“I know the basis for the claim,” says one ammunition manufacturer. “During Covid, we might swap in primers that we got from offshore suppliers or a substitute powder if we couldn’t get our preferred powder. But we also spent a lot of time making sure that the burn rates and velocities were pretty-danged close to the original. You might see some extremely minor variation, but it was no more than the standard deviations you might see from lot to lot in just about any factory ammunition.”
This use of swapped-in components based on availability remains a fixture in the ammunition business, even as acute Covid-related shortages are easing. Federal doesn’t define the specific projectile in its new Gold Medal CenterStrike match load, introduced at last month’s SHOT Show, for instance. That flexibility allows Federal to trade in whatever bullet it has available that will still deliver the precision that shooters expect from the premium match load. And, just as importantly, keep the production line moving.
The Future of Ammo Availability Is Looking Up
Mark Bickish fielded plenty of interest from ammunition executives at last month’s SHOT Show. Bickish is director of sales for Alpha Loading Systems, a small Montana manufacturer of high-volume loading equipment that doesn’t take much physical space or personnel to operate.
“We can get you started producing high-quality ammo with a $500,000 machine,” says Bickish. “Federal and Winchester don’t like us very much.”
The folks quizzing Bickish about his products included large manufacturers looking to increase loading capacity or to replace machines that have been running nonstop for the past three years. But most interest in Alpha’s loaders came from small ammunition makers just getting into the business.
“These guys are young and hungry, and as long as they have a line on components, we can get them into the market pretty quickly,” says Bickish, who was one of maybe two dozen industrial ammunition loaders displaying their wares at SHOT Show. “I think people are seeing that this is a business with a lot of demand and frankly not a lot of supply. So if you can deliver supply….”
That bullish outlook post ammo shortage is shared by Dave Pagels, director of North American sales for Bliss Munitions Equipment in Michigan. Bliss makes larger machines and loading lines, and while their customers traditionally have been the big ammo companies, they’re increasingly selling to small and mid-sized brands.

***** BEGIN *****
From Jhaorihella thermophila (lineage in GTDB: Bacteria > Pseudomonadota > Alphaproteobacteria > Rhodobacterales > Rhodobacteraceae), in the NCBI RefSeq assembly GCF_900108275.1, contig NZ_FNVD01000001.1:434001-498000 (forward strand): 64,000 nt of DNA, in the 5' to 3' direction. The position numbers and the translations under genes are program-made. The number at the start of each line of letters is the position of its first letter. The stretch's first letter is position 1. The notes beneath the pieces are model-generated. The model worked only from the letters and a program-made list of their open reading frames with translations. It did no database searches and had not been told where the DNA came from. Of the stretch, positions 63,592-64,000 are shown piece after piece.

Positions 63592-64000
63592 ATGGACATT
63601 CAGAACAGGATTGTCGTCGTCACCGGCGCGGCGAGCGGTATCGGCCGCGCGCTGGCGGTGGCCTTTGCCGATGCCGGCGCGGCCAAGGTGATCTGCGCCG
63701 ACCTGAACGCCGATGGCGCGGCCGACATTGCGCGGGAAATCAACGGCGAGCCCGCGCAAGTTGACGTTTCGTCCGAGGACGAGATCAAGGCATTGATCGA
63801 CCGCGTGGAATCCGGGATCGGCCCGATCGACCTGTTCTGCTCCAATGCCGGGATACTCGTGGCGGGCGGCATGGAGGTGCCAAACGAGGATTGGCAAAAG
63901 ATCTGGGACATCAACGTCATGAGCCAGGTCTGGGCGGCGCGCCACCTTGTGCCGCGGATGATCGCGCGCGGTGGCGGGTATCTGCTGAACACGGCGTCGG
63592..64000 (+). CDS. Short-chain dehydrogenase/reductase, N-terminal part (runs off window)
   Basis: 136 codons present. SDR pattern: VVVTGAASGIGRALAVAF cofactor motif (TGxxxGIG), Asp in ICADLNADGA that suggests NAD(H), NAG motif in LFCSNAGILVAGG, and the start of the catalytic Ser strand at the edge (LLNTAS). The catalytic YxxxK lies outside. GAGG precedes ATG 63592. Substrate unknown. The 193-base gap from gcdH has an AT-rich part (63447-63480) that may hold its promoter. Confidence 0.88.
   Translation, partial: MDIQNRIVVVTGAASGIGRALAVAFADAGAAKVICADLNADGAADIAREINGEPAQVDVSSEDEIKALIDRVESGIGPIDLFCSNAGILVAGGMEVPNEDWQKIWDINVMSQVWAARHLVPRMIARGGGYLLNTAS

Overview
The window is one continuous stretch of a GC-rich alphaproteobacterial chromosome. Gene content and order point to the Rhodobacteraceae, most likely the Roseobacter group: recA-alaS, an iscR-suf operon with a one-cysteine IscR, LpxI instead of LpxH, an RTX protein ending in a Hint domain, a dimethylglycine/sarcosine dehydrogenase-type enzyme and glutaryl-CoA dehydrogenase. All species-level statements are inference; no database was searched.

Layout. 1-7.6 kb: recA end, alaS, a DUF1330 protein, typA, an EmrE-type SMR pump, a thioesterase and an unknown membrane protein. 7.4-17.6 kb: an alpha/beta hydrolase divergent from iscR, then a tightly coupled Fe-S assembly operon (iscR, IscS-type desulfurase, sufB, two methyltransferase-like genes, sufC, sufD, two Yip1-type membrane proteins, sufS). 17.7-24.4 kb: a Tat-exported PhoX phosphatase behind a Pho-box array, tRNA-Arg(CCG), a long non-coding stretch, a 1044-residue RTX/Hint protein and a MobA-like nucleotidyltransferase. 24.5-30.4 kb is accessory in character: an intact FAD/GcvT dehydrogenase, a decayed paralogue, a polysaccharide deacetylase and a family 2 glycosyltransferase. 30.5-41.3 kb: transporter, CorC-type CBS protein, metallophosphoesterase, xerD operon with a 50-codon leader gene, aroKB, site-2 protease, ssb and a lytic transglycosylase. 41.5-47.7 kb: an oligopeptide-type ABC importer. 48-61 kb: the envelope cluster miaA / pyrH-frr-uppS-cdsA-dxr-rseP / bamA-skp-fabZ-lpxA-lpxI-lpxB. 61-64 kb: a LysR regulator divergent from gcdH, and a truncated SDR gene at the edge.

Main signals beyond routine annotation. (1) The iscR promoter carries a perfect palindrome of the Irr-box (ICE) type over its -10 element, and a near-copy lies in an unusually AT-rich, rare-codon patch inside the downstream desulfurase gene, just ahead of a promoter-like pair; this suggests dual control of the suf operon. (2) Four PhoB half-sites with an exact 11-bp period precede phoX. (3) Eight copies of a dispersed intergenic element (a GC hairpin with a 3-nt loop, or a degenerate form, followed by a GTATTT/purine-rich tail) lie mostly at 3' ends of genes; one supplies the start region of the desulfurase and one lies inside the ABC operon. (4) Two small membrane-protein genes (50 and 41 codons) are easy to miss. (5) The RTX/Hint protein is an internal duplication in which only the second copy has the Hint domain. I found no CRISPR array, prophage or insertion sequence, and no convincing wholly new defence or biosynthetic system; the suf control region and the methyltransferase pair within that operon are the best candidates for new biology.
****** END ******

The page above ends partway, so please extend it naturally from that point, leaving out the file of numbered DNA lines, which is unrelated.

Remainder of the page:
“Ours are not small machines,” says Pagels. “Our 9mm loader can cost over $5 million, but the demand is so high that once it’s set up and online, the payback for that initial investment is about 1.5 years. It’s a money-maker. If you have the capital right now to get into a premium loader, it’s a pretty quick return on the investment.”
Nearly every source for this story said that while component and personnel shortages have stressed the industry, the outlook is positive, especially for smaller niche brands that are nimble enough to react to conditions and which sell a specialty product.
“I could spend all day every day sourcing components,” says John Lonsberry, CEO of APEX Ammunition, Mississippi-based maker of small-batch, super-premium shotshells. As the pioneering producer of TSS, or tungsten super shot, APEX’s business is predicated on obtaining tungsten. “It’s not just a commodity, it’s jewelry, a precious metal that’s very much affected by market fluctuations. But if that’s what your business relies on, then you find a way to make it work. If one supplier lets you down, you find another. If the price spikes, you find a way to cushion that impact.”
There is presumably more cushion for ammunition at the upper end of the price spectrum. APEX’s 12 gauge TSS turkey loads sell for more than $60—for a box of five shells.
If material shortages, supply-chain disruptions, and unpredictable demand are all evidence of an industry in flux, it’s also true that infrastructure investments in primer production and in sourcing raw materials for components are examples of free enterprise at work. So is the unifying theme that every source mentioned: Rapid investment in adding capacity to their production.
“It’s hard to take a bullet off the press when we still have backorders to fill,” says Sierra’s John O’Brien. “But building a much wider variety of bullets and covering all our product lines is a big priority for us this year. At the same time, there are some cool new cartridges that we’d love to jump on.”
Will Sierra start loading the new 7mm PRC?
“Not yet,” O’Brien told me, “but if you have a lead on shells we will.”